DESCRIPTION: A boy asks his father why he left Skibbereen when he is always speaking of it. The father lists reasons: First came the blight. Then the landlord took the land. Then he joined the 1848 rebellion, and had to flee. The boy promises revenge
EARLIEST DATE: 1922 (Dean)
KEYWORDS: Ireland rebellion hardtimes landlord exile starvation
1847/8 - Greatest of several Irish potato famines
1848 - Irish rebellion
FOUND IN: Ireland Australia Canada(Ont) US(MW)
REFERENCES (6 citations):
Hayward-Ulster, pp. 52-53, "Skibbereen" (1 text)
PGalvin, p. 46, "Skibbereen" (1 text, 1 tune)
Meredith/Covell/Brown, p. 163, "Skibbereen" (1 text, 1 tune)
Dean, pp. 22-23, "Skibbereen" (1 text)
Fowke-Ontario 18, "Skibbereen" (1 text, 1 tune)
O. J. Abbott, "Skibbereen" (on Abbott1)
Freddy McKay, "Skibbereen" (on Voice08)
cf. "Over There (I - The Praties They Grow Small)" (subject: The Potato Famines) and references there
NOTES: The 1848 rebellion was the result of many factors. One was hunger -- the potato blight drove food prices beyond the reach of common people; in the end, millions died and many more went to America. For details, see the notes to "Over There (I - The Praties They Grow Small)."
Another was land hunger; the preceding decades had forced many Irish smallholders off their lands while allowing the rich (usually English) to enlarge their holdings. By the time of the blight, most Irish were working holdings of five acres or less; there simply wasn't enough land for the population.
The image of the landlord squeezing the tenants is also accurate. Though landlords in Ireland were always unusually ruthless, things got worse in the post-blight period. The landlords preferred raising stock, with a prospect for selling it, to helping peasants (who supplied only labor). The poor laws of the period helped them clear off the land: A peasant who appealed for food because his crops were taken by the blight automatically lost his lease. Between 1851 and 1857, the number of smallholdings in Ireland fell by about a sixth.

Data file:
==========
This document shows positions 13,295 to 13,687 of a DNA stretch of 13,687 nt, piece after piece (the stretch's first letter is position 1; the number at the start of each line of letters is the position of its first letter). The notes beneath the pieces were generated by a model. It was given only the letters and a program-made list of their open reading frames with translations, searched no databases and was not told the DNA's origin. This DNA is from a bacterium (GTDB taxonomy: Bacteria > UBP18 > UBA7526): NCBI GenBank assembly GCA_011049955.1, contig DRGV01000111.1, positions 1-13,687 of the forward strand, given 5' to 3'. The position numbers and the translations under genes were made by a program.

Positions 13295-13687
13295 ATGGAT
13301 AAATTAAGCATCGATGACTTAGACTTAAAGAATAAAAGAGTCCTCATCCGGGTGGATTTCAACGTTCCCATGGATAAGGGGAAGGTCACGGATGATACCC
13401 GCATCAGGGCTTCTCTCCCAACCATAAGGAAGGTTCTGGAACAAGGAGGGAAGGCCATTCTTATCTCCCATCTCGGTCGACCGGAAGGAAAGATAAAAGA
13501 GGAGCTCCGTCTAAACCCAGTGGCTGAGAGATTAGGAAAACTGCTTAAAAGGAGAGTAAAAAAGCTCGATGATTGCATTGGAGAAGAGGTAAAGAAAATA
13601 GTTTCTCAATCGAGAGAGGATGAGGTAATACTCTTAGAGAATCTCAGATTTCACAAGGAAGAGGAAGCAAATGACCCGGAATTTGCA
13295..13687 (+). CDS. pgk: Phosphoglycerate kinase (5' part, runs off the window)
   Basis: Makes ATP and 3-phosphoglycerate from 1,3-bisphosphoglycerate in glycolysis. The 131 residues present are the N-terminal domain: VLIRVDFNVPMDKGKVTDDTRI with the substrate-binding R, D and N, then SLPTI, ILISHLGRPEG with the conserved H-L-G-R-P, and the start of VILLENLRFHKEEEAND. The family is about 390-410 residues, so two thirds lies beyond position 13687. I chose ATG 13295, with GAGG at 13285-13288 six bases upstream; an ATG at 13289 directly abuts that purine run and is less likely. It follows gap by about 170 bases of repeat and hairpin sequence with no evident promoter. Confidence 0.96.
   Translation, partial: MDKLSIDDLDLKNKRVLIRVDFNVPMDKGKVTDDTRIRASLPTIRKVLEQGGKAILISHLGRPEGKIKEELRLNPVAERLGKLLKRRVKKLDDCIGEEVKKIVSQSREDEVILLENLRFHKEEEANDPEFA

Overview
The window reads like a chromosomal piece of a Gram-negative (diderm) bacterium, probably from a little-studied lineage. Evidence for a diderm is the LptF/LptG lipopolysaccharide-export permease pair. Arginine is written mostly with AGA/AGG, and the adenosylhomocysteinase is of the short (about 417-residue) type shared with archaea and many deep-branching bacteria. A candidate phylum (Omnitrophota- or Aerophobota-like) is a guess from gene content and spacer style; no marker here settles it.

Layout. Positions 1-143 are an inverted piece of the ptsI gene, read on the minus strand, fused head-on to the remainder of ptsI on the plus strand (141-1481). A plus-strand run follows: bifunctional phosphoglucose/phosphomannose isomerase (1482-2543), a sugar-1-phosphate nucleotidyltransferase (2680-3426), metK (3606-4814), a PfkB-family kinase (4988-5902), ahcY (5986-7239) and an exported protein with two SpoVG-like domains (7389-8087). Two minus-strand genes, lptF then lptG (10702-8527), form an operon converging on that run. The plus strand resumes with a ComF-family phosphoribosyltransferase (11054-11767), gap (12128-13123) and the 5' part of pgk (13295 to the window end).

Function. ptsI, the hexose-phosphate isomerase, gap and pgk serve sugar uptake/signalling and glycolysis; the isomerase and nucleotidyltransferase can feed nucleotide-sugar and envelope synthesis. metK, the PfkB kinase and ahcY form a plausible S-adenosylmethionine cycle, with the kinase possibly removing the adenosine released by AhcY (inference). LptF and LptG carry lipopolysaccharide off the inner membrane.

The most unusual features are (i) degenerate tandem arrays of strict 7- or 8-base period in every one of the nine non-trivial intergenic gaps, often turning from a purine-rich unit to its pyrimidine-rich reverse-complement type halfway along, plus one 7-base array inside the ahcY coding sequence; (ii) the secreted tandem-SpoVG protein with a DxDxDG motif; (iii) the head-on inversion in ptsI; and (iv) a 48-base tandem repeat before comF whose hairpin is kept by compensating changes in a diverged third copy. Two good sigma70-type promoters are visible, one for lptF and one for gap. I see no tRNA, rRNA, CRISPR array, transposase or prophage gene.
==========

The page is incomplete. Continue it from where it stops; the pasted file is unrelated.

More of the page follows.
Finally, revolution was in the air; almost all of Europe (except England) was in turmoil.
Unfortunately for the rebels, the very factors that caused the revolt meant that it had no strength and could gain no foreign help. And England, with a stable government at home and all her enemies distracted, could deal with the rebellion at its leisure.
I don't know that it's significant that Skibbereen is described as the rebel's home place. But it's interesting, since Skibbereen was where O'Donovan Rossa founded the Phoenix National and Literary Society -- which, despite its name, was an armed rebel group -- though this was abouta decade after1848. (For this story, see Terry Golway, For the Cause of Liberty, p. 131, or T. W. Moody, F. X. Martin, and Dermot Keough, with Patrick Kiely, The Course of Irish History, fifth edition, 2011 (page references are to the 2012 paperback edition), p. 243. For Rossa, see the notes to "Rossa's Farewell to Erin.") - RBW
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